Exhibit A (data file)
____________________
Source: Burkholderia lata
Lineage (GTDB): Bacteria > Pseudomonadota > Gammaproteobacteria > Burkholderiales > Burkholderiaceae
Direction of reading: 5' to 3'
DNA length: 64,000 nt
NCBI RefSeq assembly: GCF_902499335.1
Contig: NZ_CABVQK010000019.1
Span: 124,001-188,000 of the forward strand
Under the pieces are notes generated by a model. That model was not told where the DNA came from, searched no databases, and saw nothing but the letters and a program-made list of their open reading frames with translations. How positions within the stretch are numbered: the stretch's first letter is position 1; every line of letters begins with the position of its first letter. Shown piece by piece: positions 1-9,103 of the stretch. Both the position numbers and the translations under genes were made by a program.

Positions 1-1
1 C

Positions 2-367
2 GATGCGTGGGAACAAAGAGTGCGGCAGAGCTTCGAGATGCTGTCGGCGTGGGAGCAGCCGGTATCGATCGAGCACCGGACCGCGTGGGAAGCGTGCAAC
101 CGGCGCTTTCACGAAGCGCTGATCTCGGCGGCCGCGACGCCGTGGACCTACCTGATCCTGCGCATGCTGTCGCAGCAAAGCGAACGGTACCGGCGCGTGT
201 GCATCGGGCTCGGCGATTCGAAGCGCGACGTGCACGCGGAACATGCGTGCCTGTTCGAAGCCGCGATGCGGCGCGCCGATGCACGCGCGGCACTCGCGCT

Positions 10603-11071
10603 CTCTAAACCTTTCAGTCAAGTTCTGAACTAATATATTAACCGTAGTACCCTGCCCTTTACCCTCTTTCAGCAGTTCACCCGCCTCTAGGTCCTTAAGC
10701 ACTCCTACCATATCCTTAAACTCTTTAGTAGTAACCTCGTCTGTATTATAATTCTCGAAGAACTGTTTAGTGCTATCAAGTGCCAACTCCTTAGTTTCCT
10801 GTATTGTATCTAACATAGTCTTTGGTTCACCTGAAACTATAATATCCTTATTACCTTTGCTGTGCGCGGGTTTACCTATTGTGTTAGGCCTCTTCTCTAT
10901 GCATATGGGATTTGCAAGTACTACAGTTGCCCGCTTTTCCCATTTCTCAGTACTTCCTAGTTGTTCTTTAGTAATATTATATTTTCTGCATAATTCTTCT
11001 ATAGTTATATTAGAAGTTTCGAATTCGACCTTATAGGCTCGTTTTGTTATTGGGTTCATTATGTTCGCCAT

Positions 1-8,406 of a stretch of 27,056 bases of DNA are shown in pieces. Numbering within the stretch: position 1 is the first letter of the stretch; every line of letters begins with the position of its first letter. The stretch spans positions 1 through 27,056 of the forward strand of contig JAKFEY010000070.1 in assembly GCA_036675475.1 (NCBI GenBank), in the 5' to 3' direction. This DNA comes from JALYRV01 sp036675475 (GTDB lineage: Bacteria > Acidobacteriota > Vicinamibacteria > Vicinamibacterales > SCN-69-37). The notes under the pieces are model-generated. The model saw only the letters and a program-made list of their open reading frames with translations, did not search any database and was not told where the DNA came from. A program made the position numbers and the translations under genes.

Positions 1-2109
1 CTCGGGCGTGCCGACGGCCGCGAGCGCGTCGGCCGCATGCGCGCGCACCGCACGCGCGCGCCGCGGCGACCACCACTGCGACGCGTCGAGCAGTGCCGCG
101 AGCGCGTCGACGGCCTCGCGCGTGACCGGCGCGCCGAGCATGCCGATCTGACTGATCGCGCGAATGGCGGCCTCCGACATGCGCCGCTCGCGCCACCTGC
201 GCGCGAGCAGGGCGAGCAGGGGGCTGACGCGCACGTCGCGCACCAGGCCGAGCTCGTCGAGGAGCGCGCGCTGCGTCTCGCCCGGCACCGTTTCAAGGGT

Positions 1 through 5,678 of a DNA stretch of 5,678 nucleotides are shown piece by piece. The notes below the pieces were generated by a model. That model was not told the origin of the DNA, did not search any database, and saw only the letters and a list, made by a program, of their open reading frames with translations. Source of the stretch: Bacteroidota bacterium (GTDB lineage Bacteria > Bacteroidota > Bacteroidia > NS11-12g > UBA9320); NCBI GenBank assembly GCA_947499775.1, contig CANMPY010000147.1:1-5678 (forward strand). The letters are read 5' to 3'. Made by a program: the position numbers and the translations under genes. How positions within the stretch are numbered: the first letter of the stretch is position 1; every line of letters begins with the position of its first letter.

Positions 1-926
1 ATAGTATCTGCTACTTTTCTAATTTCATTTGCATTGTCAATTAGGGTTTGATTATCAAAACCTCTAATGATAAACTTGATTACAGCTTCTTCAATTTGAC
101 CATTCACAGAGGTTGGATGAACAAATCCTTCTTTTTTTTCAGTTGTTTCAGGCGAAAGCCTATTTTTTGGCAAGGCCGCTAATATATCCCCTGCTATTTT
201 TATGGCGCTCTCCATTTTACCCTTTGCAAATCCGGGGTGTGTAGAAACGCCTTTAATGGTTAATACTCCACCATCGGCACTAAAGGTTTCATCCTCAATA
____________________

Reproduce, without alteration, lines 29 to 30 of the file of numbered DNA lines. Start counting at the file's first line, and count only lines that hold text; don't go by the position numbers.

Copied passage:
101 CATTCACAGAGGTTGGATGAACAAATCCTTCTTTTTTTTCAGTTGTTTCAGGCGAAAGCCTATTTTTTGGCAAGGCCGCTAATATATCCCCTGCTATTTT
201 TATGGCGCTCTCCATTTTACCCTTTGCAAATCCGGGGTGTGTAGAAACGCCTTTAATGGTTAATACTCCACCATCGGCACTAAAGGTTTCATCCTCAATA